Azrael was always going to be a tough act to follow, but Vashtorr easily matches him – and will, for many people, surpass him entirely.


No Chaos force can be considered truly complete without the inclusion of some nutters willing to go face-to face with a detachment of power-armoured Space Marines and their Chapter Master armed only with some basic firepower and clad largely in rags.

Happily, Wrath of the Soul Forge King provides.

Wrath of the Soul Forge King Cultists (3)

The Chaos Cultists are another fairly new kit, so for the most part hold their own against the other recent releases in the box. Not only are they’re a fun kit that creates a range of satisfyingly simple yet quite pleasing models, they are well-sculpted with plenty of variation from figure to figure. Each Cultist is also only made of a few parts, so they’re very straightforward to assemble which is always a blessing.

They are, however, a bit humdrum in comparison to some of the other figures in the box. There’s a bit of a lack of detail across each figure, and whilst they are varied within and of themselves, with different poses and clothing, there’s not much going on with them. In this set, where there’s so much to look at on all the other figures, they do come up a bit dull.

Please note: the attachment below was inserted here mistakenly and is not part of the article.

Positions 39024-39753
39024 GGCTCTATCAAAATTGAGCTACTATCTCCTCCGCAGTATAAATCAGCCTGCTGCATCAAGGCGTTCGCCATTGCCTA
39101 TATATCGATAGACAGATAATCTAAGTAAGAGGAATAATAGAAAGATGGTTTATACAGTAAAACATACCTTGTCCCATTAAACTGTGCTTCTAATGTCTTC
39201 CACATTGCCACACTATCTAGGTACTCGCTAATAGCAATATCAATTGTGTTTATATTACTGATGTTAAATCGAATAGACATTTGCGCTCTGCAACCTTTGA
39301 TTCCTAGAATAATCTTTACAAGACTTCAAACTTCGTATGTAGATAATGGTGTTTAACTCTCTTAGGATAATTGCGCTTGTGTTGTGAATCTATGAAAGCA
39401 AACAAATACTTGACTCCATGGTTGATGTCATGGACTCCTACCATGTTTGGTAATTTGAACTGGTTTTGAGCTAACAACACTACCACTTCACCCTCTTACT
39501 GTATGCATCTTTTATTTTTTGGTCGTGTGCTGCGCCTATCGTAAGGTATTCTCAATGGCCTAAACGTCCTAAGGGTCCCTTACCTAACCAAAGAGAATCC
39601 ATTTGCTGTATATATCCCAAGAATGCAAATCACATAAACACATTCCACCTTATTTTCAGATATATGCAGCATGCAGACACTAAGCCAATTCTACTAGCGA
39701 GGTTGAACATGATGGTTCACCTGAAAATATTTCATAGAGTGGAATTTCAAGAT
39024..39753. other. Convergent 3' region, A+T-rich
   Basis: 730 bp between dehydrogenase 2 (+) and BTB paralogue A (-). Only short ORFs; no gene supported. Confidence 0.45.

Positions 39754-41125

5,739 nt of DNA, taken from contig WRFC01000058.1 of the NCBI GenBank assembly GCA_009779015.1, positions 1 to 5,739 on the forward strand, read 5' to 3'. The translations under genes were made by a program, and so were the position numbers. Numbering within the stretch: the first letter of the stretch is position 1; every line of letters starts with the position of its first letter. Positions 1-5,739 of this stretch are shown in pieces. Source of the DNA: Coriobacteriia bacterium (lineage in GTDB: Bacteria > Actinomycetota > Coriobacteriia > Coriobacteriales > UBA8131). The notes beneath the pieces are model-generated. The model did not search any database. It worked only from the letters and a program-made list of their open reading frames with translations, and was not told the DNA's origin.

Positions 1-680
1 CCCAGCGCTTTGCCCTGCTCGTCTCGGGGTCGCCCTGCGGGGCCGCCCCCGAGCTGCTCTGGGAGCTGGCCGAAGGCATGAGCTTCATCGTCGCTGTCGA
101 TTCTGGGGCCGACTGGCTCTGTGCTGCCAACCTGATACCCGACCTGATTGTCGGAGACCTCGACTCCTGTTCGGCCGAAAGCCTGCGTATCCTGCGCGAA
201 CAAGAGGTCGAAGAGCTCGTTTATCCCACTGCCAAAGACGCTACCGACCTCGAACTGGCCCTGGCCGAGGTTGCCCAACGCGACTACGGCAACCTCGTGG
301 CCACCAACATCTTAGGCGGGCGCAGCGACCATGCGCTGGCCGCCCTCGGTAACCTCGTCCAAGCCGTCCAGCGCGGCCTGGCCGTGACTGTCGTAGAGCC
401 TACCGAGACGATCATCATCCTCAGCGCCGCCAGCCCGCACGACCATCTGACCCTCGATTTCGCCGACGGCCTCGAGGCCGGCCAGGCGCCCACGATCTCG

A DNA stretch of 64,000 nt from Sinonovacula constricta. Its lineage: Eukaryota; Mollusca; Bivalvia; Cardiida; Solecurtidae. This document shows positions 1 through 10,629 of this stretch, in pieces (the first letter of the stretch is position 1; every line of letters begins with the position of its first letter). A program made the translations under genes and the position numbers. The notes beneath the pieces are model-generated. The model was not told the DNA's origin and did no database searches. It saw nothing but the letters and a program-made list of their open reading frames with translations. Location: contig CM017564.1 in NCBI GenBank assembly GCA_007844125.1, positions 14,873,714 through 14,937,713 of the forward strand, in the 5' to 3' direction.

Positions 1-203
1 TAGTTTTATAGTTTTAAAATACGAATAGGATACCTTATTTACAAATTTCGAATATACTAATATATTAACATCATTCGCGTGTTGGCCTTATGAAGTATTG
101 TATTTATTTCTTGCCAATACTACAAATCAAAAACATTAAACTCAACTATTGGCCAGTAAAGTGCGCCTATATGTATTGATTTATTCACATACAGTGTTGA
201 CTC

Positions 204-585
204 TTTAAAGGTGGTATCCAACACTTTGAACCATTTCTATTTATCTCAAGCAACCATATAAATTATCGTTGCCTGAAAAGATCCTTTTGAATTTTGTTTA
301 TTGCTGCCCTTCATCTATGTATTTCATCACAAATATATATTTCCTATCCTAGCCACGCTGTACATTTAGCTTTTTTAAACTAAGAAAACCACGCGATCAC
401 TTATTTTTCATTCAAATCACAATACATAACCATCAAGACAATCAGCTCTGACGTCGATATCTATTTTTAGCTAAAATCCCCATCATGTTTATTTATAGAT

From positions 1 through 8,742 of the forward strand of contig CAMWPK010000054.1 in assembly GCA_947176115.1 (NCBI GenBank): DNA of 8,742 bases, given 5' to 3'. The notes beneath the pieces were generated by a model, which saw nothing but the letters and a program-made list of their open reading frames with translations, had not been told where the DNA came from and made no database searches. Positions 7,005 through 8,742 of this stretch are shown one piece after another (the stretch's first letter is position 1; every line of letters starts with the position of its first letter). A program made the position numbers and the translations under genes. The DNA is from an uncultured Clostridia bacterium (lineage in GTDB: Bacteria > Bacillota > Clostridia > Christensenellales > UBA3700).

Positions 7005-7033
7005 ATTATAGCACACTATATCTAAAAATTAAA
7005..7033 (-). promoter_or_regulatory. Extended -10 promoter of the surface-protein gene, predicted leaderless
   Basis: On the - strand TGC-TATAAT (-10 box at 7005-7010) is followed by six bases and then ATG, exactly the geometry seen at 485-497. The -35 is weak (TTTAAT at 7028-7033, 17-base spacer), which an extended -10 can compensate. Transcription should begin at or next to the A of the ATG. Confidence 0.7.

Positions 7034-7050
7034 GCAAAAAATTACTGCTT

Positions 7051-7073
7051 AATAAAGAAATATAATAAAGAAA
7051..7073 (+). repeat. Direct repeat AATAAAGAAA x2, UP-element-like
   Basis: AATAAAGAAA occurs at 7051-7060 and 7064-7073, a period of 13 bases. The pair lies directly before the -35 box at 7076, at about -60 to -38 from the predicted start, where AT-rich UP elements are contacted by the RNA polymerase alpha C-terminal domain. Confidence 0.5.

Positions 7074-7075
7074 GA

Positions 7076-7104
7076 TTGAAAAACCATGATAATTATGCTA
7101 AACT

Venomcrawler and Obliterators

Clearly recognising that a bunch of underdressed cultists might not make for the best battle-siblings when attacking one of the most heavily-guarded sites in the Imperium of Man, Vashtorr had brought some of his warpforged buddies with him to The Rock.

Wrath of the Soul Forge King Venomcrawler and Obliterators (3)

The Venomcrawler and Obliterators are a trio of impressive miniatures that serve an important function in this box. Alone, Vashtorr, a towering monstrosity of warpforged machine and daemonic muscle, would stand out. He would be an odd inclusion alongside a bunch of Chaos Space Marines or similar. However, side-by-side with the Venomcrawler and Obliterators, where he sits within the wider Chaosphere makes a lot more sense. This guy helps make these things – he’s one of the twisted minds behind all he disturbing meat-machines that the Forces of Chaos field in the 41st Millennium. Maybe he’s even the O.G. designer.